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The idea of looking after yourself is no longer an activity restricted to a reliance on common sense. Where professional sport led, the rest of us followed, and today, personal well-being is a science. The volume of personal data that we can capture, and the depth in which we can analyze it, have provided new insights into how we should be eating, drinking, sleeping, living and exercising.

The mainstream cultural acceptance of fitness-related data logging can really only be attributed to the sporting world’s superbrands. Nike+ and Adidas’ miCoach, for some time, have dominated the market, and have been pushed by their respective parent companies at every opportunity. As the fitness app market has matured, however, numerous apps from infinitely smaller development teams have become some of the most popular offerings in the genre.

One iOS product which falls into this category is Moves. It’s an app which can best be described as a smart pedometer, and its simplicity and high quality design have won it a significant fan base over on the Apple-flavoured side of mobile computing. But now, Moves is making an entry into the Google Play store, and I got the chance to play with the pre-release version. Here’s how I got on…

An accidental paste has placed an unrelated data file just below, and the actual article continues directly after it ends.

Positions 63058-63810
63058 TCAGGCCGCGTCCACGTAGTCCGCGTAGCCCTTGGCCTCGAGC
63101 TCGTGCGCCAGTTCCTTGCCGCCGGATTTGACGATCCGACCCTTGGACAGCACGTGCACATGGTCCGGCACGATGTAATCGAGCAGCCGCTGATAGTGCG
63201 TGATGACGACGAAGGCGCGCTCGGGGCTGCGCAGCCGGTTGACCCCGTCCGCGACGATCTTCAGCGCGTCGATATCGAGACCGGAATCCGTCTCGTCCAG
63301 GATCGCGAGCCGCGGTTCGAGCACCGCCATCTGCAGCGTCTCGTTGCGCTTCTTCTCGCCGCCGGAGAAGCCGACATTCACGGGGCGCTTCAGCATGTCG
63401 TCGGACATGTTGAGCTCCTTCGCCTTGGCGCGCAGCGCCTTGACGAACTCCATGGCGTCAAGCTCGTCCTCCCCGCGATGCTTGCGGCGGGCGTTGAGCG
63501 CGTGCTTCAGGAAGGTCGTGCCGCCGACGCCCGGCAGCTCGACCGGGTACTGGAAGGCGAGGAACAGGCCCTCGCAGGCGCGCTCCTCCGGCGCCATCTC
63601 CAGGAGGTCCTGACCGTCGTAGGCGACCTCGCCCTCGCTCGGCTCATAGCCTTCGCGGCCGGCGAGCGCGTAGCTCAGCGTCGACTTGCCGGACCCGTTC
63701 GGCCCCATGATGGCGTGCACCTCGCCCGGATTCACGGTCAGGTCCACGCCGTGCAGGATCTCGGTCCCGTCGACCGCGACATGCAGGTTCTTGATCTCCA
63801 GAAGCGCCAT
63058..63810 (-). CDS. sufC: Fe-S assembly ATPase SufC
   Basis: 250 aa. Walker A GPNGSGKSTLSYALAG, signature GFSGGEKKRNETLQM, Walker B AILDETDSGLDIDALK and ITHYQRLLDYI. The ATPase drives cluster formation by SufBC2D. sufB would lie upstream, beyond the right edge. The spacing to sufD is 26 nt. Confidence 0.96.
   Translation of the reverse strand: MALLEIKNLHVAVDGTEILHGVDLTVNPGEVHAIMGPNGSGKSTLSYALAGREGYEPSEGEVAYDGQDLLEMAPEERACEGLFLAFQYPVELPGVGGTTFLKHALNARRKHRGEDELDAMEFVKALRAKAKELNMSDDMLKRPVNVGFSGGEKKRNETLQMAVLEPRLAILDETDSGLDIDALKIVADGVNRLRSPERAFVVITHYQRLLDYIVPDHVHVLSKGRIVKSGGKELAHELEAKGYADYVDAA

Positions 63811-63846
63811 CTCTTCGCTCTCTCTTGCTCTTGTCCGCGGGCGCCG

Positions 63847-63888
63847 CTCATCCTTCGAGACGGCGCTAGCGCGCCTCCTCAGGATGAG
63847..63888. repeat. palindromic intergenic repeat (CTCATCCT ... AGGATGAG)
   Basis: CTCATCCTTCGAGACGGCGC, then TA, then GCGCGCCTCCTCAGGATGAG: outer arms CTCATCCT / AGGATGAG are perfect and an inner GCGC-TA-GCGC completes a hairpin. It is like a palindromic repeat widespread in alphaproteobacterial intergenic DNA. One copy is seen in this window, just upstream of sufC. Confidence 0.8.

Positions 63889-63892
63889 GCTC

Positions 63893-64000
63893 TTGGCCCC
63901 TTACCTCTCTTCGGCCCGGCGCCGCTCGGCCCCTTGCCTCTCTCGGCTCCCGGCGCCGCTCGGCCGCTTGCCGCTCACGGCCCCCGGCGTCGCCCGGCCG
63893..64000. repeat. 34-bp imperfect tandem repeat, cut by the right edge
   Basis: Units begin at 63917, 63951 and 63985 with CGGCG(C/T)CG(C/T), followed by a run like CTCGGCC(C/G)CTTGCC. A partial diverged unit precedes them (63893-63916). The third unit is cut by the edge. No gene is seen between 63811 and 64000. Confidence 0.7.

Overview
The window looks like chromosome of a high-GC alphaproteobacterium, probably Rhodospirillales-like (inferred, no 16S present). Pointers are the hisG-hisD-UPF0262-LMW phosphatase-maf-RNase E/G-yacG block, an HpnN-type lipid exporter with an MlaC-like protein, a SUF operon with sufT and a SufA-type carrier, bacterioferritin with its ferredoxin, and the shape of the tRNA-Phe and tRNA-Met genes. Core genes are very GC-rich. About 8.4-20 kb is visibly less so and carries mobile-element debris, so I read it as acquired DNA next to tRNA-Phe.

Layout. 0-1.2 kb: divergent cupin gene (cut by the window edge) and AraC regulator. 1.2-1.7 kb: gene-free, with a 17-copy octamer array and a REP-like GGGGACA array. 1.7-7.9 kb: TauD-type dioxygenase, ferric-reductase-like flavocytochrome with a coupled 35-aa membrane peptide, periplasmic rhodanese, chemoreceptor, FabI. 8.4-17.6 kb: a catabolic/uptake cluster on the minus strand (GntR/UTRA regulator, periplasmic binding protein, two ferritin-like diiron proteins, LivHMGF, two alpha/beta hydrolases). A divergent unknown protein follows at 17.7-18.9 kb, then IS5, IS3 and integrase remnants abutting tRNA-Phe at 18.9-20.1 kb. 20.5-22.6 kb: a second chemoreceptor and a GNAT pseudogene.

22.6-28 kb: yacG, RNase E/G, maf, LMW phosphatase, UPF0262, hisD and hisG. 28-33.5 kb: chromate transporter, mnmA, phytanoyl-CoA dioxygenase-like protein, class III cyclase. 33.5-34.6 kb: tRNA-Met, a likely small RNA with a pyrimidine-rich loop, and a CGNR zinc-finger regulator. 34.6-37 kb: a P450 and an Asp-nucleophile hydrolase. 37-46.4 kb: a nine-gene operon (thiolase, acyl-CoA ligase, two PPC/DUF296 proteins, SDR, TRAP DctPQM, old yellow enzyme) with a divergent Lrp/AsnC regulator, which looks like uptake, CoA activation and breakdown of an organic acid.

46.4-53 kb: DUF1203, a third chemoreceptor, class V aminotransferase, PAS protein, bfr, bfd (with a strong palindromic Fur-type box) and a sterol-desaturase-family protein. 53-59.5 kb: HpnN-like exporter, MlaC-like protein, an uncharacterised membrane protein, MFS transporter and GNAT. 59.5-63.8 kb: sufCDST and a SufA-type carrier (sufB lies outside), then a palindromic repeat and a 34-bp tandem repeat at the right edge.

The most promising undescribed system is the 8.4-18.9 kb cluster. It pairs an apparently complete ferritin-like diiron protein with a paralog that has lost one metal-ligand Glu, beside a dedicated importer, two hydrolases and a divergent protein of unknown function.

You always want to be in the best shape possible; feeling fit and healthy increases confidence and decreases stress – and of course keeping yourself healthy is important for avoiding nasty diseases and physical pain. However, it can be hard to achieve this without the right support.

Today I’ll be looking at 50 applications that will help you to get fitter. Each of these apps can easily fit into your everyday life, and their assistance in small amounts over a period of time can be a great boost!


As an aspiring journalist and writer you can rightly assume that the current situation in Libya, Syria and Yemen has me constantly checking my phone for updates. I’m also following top journalists who are in the thick of the action on Twitter.

I think news applications have started to get stale since their first incarnations on Android. Even Pulse isn’t exactly doing it for me anymore. Understandable I guess; I mean, the news doesn’t exactly excite the general population like other genres might. Yet it’s an important cornerstone in any country. Finding, sharing and critiquing as fast as possible is what 21st century journalism is all about.

I normally use several applications to get my news throughout the day (and night): Al Jazeera, BBC and Pulse, to name but a few. They all do a fine job at delivering it to me but when I discovered a different application that had so much more to offer they were quickly removed from my homescreen and relegated to the abyss that is the main menu, lost in a sea of other rejected applications I haven’t gotten around to purging yet.